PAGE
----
[line break]  !      *
[line break]  [pc of cinema and north]~~~~~~
[line break]+[pc of cinema and west].[pc of cinema and east].[pc of deltas and east].~ +
[line break]  [pc of saltbed and north] [pc of gradient and north] [pc of strait and north]~
[line break]  .[pc of saltbed and east].[pc of gradient and east].~
[line break]  [pc of copse and north] [pc of everglade and north] [pc of garden and north]~
[line break]![pc of copse and west].[pc of copse and east].[pc of everglade and east].[pc of garden and east]!
[line break]  [pc of topside and north]   [pc of garden and south]
[line break]  !   +[variable letter spacing][paragraph break]| = passage, x = no passage, . = location, ! = important, + = treasure."

to say pc of (myr - a room) and (myd - a direction): [passage character]
	let maybe be true;
	repeat with myg running through guardians:
		now maybe is false;
		if myr is gualoc of myg and myd is guadir of myg, now maybe is true;
		if myr is far-room of myg and myd is opposite of (guadir of myg), now maybe is true;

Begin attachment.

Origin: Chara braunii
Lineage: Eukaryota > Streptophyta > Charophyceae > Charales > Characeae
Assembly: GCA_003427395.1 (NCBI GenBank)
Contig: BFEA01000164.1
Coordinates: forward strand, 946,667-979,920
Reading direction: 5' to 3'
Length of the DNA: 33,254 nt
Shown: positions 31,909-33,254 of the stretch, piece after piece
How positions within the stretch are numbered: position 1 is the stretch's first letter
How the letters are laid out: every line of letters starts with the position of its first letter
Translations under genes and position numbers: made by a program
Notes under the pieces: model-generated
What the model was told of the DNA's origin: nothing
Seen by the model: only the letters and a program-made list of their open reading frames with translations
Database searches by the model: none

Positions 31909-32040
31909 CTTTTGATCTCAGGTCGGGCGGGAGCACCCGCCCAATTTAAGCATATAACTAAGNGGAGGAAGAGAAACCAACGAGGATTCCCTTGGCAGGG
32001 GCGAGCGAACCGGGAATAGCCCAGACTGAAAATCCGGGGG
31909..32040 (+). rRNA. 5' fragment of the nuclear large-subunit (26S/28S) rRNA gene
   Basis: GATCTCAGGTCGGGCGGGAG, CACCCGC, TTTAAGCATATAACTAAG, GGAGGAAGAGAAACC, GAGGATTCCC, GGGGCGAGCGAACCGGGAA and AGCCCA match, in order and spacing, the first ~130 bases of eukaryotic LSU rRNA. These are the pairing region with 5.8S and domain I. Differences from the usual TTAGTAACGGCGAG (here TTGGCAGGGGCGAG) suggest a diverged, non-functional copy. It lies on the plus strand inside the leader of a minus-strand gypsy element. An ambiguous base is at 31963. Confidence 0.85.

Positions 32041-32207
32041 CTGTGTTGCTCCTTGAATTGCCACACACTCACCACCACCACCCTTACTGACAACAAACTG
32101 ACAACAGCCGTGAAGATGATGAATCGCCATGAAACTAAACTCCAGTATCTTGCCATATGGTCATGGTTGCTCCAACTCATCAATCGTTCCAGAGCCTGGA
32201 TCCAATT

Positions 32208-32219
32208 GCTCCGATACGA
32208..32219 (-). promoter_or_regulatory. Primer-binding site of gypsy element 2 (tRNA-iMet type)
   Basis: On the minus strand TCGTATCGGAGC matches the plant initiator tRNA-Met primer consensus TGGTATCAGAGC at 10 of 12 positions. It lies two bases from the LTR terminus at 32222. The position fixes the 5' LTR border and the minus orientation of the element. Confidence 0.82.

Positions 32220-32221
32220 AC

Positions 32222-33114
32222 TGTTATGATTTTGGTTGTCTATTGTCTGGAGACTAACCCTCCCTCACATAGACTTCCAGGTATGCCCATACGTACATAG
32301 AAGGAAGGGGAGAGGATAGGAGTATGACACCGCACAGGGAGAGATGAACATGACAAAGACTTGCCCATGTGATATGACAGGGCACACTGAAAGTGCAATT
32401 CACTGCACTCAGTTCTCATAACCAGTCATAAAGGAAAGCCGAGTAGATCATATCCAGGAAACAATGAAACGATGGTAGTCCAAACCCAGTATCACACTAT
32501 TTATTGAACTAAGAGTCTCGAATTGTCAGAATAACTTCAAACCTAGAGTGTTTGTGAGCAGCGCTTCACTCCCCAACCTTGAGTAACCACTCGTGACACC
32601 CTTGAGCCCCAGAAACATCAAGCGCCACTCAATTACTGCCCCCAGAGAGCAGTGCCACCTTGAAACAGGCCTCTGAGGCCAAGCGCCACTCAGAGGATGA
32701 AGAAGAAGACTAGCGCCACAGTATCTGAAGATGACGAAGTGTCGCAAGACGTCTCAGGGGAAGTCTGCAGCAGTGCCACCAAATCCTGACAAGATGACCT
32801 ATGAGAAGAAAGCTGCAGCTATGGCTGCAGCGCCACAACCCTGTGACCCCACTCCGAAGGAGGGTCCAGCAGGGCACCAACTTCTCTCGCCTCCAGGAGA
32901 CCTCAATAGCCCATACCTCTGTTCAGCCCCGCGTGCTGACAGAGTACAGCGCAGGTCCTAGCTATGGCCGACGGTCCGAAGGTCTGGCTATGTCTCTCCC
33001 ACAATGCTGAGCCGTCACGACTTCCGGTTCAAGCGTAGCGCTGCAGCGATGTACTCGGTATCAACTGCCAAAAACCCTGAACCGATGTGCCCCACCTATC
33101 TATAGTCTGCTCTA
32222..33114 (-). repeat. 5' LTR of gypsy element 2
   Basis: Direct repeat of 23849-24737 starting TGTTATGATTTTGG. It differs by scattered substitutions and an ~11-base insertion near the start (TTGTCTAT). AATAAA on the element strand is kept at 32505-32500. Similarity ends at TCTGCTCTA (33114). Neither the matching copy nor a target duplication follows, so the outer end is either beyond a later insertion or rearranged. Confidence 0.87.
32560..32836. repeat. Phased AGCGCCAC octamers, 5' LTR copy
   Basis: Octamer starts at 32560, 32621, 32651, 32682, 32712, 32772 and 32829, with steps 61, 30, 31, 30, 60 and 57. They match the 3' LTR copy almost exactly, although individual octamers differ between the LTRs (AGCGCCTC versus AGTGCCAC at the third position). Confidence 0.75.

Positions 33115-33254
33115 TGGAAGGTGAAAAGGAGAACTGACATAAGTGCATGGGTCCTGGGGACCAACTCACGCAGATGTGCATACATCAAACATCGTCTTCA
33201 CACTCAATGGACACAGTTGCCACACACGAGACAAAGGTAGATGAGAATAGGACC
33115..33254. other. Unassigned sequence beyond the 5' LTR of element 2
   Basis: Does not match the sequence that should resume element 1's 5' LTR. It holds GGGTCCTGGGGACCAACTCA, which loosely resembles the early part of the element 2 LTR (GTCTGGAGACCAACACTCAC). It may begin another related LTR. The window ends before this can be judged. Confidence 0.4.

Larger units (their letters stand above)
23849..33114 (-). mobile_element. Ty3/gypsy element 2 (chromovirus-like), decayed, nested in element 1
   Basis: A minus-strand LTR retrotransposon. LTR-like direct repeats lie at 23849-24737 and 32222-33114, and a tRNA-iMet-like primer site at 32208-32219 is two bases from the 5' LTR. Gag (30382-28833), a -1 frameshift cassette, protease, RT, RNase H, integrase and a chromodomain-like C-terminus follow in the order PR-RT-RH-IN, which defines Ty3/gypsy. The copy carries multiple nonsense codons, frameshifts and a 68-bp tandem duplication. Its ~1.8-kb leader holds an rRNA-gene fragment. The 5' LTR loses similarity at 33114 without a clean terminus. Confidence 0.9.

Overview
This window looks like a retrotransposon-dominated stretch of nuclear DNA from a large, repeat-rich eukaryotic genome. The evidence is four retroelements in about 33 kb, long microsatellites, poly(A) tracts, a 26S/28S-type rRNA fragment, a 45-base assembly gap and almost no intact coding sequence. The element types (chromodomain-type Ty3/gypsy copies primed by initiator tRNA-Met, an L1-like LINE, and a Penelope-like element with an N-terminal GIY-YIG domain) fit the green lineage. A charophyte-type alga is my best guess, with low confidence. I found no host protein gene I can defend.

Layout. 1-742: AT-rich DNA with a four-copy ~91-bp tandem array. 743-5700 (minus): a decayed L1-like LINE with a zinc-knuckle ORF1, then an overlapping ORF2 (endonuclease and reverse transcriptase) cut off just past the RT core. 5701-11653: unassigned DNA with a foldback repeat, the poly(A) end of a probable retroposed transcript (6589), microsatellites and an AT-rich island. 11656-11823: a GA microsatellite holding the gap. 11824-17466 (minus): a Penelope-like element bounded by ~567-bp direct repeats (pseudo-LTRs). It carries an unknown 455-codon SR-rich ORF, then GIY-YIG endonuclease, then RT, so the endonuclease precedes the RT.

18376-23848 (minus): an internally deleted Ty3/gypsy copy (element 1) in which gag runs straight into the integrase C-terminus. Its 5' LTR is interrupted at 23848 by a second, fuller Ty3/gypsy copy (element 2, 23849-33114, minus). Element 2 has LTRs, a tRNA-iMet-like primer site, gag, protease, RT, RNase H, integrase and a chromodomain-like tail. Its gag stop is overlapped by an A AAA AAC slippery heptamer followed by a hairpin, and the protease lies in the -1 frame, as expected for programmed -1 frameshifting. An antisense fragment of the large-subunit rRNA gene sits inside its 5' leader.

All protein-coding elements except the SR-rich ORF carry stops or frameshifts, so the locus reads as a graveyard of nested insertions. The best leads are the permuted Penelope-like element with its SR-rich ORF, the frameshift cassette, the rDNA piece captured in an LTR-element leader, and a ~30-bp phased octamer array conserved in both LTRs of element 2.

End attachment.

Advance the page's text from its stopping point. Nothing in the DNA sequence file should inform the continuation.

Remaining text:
if maybe is true and myg gendermatches:
			say "[if myg is not moot]x[else if myd is west or myd is east]-[else]|[end if]";
			continue the action;
	say "[qr]"

Anyway, I can’t make any guarantees as to the quality of my code, but ASCII maps where you modify a few things seem trickier than text descriptions. But

  1. hopefully this gives an ideas of different types and amount of coding needed for each and a data point to say, yes, it’s probably helpful to people who don’t use screen-readers and
  2. I appreciate topics like this, as they push me to look into code I sort of let sit because it probably had bugs, but I worry if I tried to clean them up, more would break. The code as-is may be messy, but it’s a bit better now. So, thanks.